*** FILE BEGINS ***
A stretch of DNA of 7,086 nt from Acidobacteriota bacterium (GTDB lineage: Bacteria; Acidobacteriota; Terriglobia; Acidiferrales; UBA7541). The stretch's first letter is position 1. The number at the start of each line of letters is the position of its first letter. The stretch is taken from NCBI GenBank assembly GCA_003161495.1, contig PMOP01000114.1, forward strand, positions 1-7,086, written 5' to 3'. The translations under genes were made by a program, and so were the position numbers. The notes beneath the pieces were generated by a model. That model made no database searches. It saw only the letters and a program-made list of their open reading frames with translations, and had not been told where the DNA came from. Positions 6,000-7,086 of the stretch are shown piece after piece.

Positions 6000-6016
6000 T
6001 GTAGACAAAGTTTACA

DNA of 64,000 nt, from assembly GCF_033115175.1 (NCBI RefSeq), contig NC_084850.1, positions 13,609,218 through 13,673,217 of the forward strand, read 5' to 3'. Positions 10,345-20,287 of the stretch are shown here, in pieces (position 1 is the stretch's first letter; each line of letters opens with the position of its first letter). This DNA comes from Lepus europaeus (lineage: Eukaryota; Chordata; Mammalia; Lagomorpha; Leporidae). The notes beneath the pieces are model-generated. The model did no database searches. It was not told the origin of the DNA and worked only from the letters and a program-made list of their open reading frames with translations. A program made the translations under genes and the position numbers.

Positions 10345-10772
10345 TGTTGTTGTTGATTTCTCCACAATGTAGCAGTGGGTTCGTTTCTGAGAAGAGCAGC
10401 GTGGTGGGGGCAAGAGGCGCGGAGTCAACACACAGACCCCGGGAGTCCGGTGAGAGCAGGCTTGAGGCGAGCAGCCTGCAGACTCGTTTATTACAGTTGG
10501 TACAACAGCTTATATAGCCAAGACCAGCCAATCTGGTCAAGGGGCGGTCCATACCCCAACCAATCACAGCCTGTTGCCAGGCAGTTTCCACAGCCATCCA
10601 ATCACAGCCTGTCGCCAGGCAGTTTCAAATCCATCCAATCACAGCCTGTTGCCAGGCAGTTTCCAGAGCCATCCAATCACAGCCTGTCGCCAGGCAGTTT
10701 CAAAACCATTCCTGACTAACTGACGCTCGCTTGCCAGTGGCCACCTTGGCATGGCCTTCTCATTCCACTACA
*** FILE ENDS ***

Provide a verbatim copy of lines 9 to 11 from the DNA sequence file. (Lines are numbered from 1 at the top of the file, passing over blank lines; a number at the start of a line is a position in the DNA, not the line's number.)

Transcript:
10501 TACAACAGCTTATATAGCCAAGACCAGCCAATCTGGTCAAGGGGCGGTCCATACCCCAACCAATCACAGCCTGTTGCCAGGCAGTTTCCACAGCCATCCA
10601 ATCACAGCCTGTCGCCAGGCAGTTTCAAATCCATCCAATCACAGCCTGTTGCCAGGCAGTTTCCAGAGCCATCCAATCACAGCCTGTCGCCAGGCAGTTT
10701 CAAAACCATTCCTGACTAACTGACGCTCGCTTGCCAGTGGCCACCTTGGCATGGCCTTCTCATTCCACTACA